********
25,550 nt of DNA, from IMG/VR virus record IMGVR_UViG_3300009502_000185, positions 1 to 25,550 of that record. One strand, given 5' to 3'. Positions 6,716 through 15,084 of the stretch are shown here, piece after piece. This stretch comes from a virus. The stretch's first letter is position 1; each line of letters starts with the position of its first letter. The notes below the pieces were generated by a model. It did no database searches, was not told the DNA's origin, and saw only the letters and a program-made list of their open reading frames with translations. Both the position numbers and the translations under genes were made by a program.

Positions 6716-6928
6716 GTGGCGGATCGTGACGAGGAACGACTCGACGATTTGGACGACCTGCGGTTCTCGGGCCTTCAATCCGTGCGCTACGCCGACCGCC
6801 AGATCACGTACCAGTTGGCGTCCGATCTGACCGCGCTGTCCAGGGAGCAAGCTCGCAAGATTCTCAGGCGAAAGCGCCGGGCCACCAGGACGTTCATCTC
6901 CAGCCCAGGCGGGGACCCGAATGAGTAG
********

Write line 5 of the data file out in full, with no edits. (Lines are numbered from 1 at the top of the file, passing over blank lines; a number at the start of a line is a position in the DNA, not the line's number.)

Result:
6901 CAGCCCAGGCGGGGACCCGAATGAGTAG